High Court Judge Launches Campaign To Promote Marriage
A senior High Court judge has spoken out against couples who end their marriages too easily without trying harder to make them work.
Concerned by recent figures revealing the extent of the UK’s soaring divorce rates, Sir Paul Coleridge is setting up a foundation to promote marriage in a bid to reverse the impact of family breakdown in the UK.
Coleridge believes that the impact of divorce on children is “a complete scandal”.
He told The Times: “My message is mend it — don’t end it. Over 40 years of working in the family justice system, I have seen the fall-out of these broken relationships.
“There are an estimated 3.8m children currently caught up in the family justice system. I personally think that’s a complete scandal.”
He added: “You are four times more likely to break up before your child is five years old if you are not married.”
Sir Paul’s Marriage Foundation has the support of a number pf top names in the judiciary and legal profession, including Baroness Butler-Sloss, the former President of the Family Division, Baroness Deech, a leading family academic and currently chairman of the Bar Standards Board and Baroness Shackleton, a leading family lawyer whose divorce clients have included the Prince of Wales and Sir Paul McCartney.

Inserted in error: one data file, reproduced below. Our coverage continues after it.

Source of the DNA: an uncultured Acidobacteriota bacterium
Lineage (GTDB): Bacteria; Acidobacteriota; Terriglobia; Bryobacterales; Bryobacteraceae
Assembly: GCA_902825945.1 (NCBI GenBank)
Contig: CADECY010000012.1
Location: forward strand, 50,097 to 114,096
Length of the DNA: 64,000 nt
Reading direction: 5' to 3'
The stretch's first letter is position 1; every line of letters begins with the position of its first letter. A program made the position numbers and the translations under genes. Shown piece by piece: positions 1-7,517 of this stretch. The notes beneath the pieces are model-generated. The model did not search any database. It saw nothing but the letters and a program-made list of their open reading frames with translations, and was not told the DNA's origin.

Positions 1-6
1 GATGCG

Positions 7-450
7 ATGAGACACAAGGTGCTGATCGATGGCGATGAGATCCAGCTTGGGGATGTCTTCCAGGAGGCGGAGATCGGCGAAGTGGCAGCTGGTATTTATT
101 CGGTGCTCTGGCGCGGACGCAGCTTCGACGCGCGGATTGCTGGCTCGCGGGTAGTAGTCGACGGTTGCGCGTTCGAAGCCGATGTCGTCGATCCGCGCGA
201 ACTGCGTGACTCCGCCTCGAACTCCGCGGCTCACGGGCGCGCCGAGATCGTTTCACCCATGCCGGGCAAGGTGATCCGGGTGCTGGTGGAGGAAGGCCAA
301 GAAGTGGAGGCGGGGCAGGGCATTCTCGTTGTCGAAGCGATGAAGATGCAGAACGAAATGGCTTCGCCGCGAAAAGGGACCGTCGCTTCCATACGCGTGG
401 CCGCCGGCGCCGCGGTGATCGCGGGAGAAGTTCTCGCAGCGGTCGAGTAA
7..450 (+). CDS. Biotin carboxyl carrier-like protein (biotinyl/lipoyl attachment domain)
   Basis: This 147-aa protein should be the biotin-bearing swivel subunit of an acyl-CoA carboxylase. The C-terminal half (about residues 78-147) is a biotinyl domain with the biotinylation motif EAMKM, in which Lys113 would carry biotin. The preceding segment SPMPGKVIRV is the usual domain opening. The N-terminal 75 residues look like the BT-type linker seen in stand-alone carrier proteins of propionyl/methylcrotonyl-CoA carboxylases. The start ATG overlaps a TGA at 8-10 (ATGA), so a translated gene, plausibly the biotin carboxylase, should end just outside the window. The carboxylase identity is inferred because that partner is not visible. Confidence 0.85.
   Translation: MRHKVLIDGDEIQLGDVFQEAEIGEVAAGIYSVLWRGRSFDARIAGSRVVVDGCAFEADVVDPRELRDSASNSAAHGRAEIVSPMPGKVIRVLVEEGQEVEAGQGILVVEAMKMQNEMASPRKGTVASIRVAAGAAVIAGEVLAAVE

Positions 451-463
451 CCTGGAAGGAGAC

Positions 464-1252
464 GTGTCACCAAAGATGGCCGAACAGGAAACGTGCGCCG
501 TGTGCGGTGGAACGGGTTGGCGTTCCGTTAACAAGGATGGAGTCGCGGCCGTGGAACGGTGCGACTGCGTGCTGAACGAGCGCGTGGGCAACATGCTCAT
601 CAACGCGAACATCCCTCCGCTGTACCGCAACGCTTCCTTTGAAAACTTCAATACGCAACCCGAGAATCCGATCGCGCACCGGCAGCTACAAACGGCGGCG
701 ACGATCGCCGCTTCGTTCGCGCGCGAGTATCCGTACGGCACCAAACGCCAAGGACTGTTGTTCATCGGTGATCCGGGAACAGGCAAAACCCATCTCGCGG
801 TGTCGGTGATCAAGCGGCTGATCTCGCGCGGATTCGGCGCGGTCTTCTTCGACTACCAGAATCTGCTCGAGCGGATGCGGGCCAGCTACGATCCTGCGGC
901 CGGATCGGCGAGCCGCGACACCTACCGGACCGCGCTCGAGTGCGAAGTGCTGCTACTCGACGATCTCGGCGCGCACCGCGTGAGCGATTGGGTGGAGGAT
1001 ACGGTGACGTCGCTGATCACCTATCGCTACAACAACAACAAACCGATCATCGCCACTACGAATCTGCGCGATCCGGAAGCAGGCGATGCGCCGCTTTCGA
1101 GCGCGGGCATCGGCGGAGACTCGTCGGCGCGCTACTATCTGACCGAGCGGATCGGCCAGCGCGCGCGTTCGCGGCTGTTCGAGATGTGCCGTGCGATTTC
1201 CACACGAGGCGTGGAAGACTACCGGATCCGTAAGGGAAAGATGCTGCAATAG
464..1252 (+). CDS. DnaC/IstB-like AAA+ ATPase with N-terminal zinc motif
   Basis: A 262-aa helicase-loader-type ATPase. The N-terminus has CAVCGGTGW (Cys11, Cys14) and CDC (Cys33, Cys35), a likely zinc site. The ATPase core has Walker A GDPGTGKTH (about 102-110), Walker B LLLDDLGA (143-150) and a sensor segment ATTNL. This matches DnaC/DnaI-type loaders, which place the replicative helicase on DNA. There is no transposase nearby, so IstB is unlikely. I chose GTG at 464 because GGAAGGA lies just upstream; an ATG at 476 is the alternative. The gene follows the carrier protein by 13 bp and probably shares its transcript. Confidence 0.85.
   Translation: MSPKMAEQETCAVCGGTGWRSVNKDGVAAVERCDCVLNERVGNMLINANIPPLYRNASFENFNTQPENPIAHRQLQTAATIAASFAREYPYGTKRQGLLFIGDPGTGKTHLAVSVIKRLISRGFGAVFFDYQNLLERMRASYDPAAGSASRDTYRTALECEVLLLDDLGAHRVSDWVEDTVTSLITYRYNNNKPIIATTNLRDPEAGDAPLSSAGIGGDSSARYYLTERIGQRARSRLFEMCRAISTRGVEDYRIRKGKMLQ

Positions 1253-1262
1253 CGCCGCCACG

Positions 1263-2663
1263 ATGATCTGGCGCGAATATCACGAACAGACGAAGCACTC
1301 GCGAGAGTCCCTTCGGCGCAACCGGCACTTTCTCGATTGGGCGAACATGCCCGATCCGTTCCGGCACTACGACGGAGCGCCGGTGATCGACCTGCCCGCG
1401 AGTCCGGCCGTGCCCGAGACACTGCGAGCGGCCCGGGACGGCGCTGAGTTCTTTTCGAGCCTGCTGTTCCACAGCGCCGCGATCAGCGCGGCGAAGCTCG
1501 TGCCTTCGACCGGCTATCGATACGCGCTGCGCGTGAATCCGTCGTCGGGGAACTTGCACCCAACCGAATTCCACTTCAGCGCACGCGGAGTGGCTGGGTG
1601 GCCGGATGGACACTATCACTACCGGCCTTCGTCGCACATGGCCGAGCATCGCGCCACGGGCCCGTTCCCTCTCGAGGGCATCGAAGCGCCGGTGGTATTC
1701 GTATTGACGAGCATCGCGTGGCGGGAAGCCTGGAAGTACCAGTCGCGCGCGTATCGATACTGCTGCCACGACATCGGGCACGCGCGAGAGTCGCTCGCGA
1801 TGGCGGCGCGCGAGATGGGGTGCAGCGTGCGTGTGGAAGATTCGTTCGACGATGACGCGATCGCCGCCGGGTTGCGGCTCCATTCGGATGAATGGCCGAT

However, some critics believe that judges should not take biased views that could affect their judgement in divorce cases.
Anastasia de Waal, director of family and education at think-tank Civitas, said: “It is very important where you’ve got a judge who is making decisions about families that they are not clouded by a particular view but are looking at what is going to serve the family."
” David Cameron has promised tax breaks for married couples – a proposal that has been opposed by his deputy Nick Clegg.
Coleridge said: “Governments cannot legislate stronger relationships into existence. Ultimately, more and stronger marriages will result from individual choices, behaviour and culture. We will seek to influence those choices.”
News of the campaign is timely as stressed couples struggle to cope with the aftermath of the festive season. As well as being dubbed the most depressing day of the year, today is traditionally the busiest day of the year for divorce petitions, according to lawyers.
The controversial judge hit the headlines last year when he complained that getting a divorce is easier than getting a driving licence.